Coca-Cola/Nestle jointly boasts that three cans of Enviga can help you burn 60 to 100 calories. A new green tea beverage containing calcium, caffeine and epigallo-catechin gallate (EGCG), Enviga is marketed as “the Calorie Burner.”
The Hype about Enviga’s EGCG
EGCG is the main polyphenol, a powerful antioxidant, found in green tea. Coca-Cola claims that the combination of EGCG and caffeine can boost metabolism. Compared to its rivals, Lipton and Snapple Green Tea, Enviga contains the highest levels of EGCG among all ready-to-drink green tea beverages.
Editor’s Note: Can Enviga burn Calories? Very unlikely.
If you believe the five studies quoted by Coca-Cola/Nestle, the answer is yes, Enviga can burn calories. However, we don’t think so. These studies are exceptionally small, involving not more than 15 men. Based on these studies, it is simply premature to conclude that drinking Enviga can burn calories.
Indeed, no claims regarding the health benefits of green tea were approved by the FDA. In May 2006, The FDA rejected green tea’s heart health claim after reviewing 105 studies and concluded that there is “no credible scientific evidence” to support qualified heart health claims. In addition, the FDA turned down green tea’s cancer health claim in June 2005. If Coca-Cola submits its Enviga’s studies, it is very unlikely that the FDA will approve its calorie-burning claim. In addition, the Center for Science in the Public Interest filed a lawsuit on February 1 against Coca-Cola/Nestlé for making fraudulent claims in marketing and labeling for Enviga.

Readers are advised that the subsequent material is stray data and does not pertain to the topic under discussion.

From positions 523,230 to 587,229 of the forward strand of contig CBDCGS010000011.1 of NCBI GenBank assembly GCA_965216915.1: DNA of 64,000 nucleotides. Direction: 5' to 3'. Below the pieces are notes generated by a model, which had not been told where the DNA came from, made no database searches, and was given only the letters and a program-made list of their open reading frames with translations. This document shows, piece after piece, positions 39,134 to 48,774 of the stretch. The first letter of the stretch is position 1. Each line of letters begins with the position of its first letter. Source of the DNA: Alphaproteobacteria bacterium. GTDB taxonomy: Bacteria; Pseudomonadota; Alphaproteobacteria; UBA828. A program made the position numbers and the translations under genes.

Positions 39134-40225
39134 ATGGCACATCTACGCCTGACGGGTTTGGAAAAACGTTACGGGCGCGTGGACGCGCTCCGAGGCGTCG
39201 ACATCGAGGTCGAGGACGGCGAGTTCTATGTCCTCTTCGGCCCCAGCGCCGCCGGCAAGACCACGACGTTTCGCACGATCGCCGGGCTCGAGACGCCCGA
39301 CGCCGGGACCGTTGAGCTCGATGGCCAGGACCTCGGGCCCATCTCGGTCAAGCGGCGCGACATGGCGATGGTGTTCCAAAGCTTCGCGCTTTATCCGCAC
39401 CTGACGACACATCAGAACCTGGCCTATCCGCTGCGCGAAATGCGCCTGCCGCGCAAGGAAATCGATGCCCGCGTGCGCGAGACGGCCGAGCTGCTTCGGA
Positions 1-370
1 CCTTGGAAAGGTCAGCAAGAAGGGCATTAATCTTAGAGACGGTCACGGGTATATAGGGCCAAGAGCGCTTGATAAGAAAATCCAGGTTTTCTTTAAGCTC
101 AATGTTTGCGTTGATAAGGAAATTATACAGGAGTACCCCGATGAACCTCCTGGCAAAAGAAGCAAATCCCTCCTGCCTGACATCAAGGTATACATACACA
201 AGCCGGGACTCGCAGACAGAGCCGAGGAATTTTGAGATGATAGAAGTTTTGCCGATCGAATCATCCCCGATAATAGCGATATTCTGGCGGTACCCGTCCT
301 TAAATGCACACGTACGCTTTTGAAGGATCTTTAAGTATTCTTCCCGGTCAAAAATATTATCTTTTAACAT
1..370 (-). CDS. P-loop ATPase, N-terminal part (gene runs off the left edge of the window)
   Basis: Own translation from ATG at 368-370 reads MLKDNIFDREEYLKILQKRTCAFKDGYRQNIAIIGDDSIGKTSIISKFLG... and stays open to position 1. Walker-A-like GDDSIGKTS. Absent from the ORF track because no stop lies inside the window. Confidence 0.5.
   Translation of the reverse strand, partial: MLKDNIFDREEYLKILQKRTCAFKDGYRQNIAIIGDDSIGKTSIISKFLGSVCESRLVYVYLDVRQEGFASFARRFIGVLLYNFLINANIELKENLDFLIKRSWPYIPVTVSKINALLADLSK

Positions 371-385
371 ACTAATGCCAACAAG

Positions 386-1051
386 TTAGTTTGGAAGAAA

Tea is the most commonly consumed beverage in the world after water. All tea (including black, green and oolong tea) contains polyphenol catechins. Green tea, in particular, has been touted heavily for its potential role in preventing cancer and heart disease.
Instead of drinking three cans of green tea beverage as suggested by Coca-Cola/Nestle, why not try brewing a genuine cup of green tea? This will not only save your wallet but also spare you from drinking artificial sweeteners and 300 milligrams of caffeine (equal to three cups of coffee). To reap the health benefits of green tea, brew it for at least three to five minutes to bring out the beneficial polyphenols.
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Gloria Tsang is the author of 5 books and the founder of HealthCastle.com, the largest online nutrition network run by registered dietitians. Her work has appeared in major national publications, and she is a regularly featured nutrition expert for media outlets across the country. The Huffington Post named her one of its Top 20 Nutrition Experts on Twitter. Gloria’s articles have appeared on various media such as Reuters, NBC & ABC affiliates, The Chicago Sun-Times, Reader’s Digest Canada, iVillage and USA Today.